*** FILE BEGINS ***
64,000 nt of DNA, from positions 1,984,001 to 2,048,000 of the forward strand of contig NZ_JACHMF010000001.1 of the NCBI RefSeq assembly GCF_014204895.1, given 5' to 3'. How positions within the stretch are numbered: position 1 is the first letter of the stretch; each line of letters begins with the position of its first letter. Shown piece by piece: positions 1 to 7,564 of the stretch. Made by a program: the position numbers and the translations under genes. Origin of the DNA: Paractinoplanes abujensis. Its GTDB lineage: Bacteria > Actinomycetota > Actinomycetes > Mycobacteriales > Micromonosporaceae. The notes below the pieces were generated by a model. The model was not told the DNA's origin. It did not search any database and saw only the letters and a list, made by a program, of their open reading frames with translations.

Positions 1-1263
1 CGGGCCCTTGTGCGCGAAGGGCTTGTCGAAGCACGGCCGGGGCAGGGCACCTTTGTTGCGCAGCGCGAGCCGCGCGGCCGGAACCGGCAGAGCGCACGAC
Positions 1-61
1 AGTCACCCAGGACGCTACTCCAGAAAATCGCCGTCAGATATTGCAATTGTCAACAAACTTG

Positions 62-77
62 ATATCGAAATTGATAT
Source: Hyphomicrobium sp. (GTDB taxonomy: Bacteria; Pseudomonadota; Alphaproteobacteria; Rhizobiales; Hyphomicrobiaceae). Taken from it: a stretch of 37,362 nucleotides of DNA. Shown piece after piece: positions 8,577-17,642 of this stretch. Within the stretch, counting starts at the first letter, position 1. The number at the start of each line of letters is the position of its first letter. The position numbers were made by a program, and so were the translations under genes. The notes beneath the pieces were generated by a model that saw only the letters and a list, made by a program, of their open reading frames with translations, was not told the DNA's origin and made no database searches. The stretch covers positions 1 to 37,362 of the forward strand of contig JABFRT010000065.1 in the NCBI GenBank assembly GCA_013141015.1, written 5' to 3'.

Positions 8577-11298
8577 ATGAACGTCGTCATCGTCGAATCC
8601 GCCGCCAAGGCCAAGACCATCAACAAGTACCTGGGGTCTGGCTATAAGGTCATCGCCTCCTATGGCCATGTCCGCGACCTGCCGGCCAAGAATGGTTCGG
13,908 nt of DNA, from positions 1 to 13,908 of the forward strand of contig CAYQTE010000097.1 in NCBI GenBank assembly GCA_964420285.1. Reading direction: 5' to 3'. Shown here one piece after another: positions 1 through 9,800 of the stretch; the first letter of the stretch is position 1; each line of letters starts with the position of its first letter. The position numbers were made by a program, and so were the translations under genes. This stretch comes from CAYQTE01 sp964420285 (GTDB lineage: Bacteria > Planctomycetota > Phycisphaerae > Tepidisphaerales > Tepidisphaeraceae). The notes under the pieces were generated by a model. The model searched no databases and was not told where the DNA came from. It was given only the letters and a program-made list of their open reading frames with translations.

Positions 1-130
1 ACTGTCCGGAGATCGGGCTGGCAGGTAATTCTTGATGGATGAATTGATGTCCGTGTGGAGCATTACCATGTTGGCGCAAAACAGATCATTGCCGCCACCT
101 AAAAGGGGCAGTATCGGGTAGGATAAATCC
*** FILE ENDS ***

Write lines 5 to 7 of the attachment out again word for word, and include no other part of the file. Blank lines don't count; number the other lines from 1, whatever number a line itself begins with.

1 AGTCACCCAGGACGCTACTCCAGAAAATCGCCGTCAGATATTGCAATTGTCAACAAACTTG

Positions 62-77
62 ATATCGAAATTGATAT